One point I have tried to make over the years is that global health programs will build confidence in the local health workers, or they will diminish it. The amount of direction and ownership that the local health system has over the global health project determines the resulting outcome.
Unintentional Disempowerment: A Case Study from Guatemala
One case study we collected from Central America illustrates this point. A general medical team was requested by a missionary in Guatemala. His partner church in Vancouver had several doctors, nurses, and non-medical volunteers who went in response to the request. The missionary directed the team to three communities where they held clinics in local churches. They saw 200 patients per day for seven days. This was in a rural area that they believed had very limited access to healthcare.
However, on the second day, Dr. Hernandez, the primary healthcare provider for the area, arrived to extend his welcome to the team. His clinic was two blocks away. Later, a translator stated that Dr. Hernandez, his cousin, might have to close his clinic, because he was having difficulty making ends meet. Apparently, volunteer medical teams were coming to the area every two to three months. Each time they did, his business dropped off significantly for the weeks to follow. In addition, his office closed during the time the teams were there. He stated, “No one wants to go to a local doctor when they can go to a gringo doctor. Everyone knows the gringo doctors are so much better.”
At church on Sunday, you run into Dr. Hernandez again and learn that he is board certified in Internal Medicine and did a fellowship in public health with the Pan American Health Organization in Washington, D.C.
Adversely Affecting Local Healthcare Providers
As this case study illustrates, global health initiatives can adversely affect local healthcare providers financially and can subvert their place of authority in the community. Such initiatives can also diminish confidence in the local health system and its providers, especially when those providers are community health workers (CHWs) trained by the government or local non-governmental organizations (NGOs). Even hospital-based healthcare delivery programs have been affected by global health initiatives.
An Example from Haiti
When I was in Haiti in the summer of 2010, I met with one of our facility partners. The hospital chief of staff there described serious economic hardship for their hospital after the earthquake. This facility was one of the more functional medical facilities in Haiti, yet it was threatened. Without a payment model for healthcare, it was not sustainable—not in the United States and not in Haiti. This hardship was a result of all the free volunteer care being provided by programs from North America.
He feared that the vast numbers of medical teams could close their hospital since no one wanted to pay for care when they could get it free from staff from North America, which they viewed as being better qualified (J. Fequeire, personal communication, August 1, 2010).
This facility in Haiti operates nine remote rural health clinics in the area, all of which provide basic community services such as immunizations for free. They welcome collaboration with foreign providers but under their supervision and guidance. The hospital has medical records on all of their patients in all of the nine communities and in the hospital. They also welcome specialty surgeons to come and provide services that are not normally available in the region. Their social service representative is adept at discerning which patients have some capacity to pay and which do not. The facility charges fees for surgical services based on the patient’s ability to pay. In this way, the facility is able to use those funds to pay their staff and expenses.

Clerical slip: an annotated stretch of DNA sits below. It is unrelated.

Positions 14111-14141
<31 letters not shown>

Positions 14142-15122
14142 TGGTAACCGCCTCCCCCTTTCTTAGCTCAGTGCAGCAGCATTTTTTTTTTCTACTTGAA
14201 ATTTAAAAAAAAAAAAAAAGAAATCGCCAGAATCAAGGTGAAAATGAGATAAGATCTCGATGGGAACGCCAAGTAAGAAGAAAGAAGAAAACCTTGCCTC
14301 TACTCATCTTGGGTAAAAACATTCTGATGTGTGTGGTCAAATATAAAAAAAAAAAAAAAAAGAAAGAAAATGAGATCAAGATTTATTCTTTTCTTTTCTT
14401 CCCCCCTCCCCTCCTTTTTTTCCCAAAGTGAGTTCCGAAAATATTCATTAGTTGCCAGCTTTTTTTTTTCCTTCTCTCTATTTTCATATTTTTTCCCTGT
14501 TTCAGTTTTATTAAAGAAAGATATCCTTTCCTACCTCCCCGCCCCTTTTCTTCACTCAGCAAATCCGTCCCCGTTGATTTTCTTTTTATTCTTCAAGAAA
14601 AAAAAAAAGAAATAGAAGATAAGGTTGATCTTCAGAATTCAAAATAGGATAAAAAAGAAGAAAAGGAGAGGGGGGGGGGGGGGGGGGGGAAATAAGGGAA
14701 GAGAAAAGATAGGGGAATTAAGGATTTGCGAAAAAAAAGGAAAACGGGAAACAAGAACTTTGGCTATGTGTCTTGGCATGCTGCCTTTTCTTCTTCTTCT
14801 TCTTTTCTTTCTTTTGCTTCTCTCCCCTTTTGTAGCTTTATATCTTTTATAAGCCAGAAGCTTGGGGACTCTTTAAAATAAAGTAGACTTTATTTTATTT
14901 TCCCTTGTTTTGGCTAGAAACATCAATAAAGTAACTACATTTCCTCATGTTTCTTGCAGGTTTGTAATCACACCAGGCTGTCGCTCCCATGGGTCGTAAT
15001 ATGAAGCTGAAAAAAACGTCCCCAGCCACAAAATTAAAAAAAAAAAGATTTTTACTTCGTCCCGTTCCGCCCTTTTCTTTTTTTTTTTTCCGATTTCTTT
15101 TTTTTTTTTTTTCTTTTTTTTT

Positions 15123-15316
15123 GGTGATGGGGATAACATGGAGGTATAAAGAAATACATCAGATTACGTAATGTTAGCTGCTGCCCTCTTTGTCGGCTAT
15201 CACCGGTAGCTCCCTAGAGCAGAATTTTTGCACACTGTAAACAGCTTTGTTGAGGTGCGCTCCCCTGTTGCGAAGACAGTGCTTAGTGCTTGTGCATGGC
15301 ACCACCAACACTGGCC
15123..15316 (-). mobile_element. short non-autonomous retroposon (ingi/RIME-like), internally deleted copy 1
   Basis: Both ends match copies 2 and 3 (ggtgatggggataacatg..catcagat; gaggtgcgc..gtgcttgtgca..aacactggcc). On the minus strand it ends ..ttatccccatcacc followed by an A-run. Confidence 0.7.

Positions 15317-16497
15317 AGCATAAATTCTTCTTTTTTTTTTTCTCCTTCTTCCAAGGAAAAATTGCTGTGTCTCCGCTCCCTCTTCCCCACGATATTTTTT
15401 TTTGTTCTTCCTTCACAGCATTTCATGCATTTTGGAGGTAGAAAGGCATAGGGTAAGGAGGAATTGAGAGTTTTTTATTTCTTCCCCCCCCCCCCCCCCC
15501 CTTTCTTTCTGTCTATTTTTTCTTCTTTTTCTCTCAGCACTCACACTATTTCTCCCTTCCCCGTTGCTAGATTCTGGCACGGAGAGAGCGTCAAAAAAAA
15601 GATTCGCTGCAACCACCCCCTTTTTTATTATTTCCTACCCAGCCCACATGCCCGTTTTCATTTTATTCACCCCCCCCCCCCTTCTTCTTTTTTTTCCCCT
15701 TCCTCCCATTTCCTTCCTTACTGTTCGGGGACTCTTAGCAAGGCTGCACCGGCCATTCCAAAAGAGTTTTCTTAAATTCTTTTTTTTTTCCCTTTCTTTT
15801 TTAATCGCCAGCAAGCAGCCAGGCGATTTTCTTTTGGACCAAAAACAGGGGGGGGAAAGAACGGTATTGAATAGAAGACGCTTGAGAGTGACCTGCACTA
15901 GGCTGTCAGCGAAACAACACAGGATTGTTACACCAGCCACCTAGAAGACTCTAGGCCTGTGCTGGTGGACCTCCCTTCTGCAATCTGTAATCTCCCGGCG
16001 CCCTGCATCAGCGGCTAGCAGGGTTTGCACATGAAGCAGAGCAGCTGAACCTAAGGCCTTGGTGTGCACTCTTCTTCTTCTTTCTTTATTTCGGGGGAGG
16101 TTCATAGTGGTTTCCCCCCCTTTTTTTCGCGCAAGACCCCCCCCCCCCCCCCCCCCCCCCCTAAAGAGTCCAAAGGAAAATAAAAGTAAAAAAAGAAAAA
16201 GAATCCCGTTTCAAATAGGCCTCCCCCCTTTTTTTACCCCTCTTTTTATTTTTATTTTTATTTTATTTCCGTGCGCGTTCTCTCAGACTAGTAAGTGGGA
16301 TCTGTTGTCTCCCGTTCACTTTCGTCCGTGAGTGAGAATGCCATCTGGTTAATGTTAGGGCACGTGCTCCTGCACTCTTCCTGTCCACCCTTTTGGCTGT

How Would You Feel?
I often ask doctors in the US, “How would you feel if a group of Canadian physicians came and set up a free clinic in a parking lot across the street from your practice and provided free care to all your patients? What if they never even acknowledged you existed except to express to your patients that they should not have to pay for any healthcare services or medication? What if all your patients thought the Canadian physicians were more capable than you and stopped taking the medication you prescribed for the new and better medications from the Canadian physicians?”
Visiting medical and surgical groups can improve the sustainability of local medical facilities and health programs by working under their direction. Working outside their direction often unintentionally hurts them. It can hurt them financially. Also, it can hurt them by diminishing community confidence in their abilities, which can harm the general quality of healthcare available in the region. Programs that engage in global health projects need to be cognizant of these potential effects. This awareness can help us develop strategies that minimize or eliminate these negative outcomes. There is a need and a place for global health initiatives. However, when we design such programs, we need to understand the concepts of payment models and sustainability. Otherwise, our efforts can damage the development process.
Blog Edited by: Lynley Hatcher
Blog Photo by: Ryan Morigeau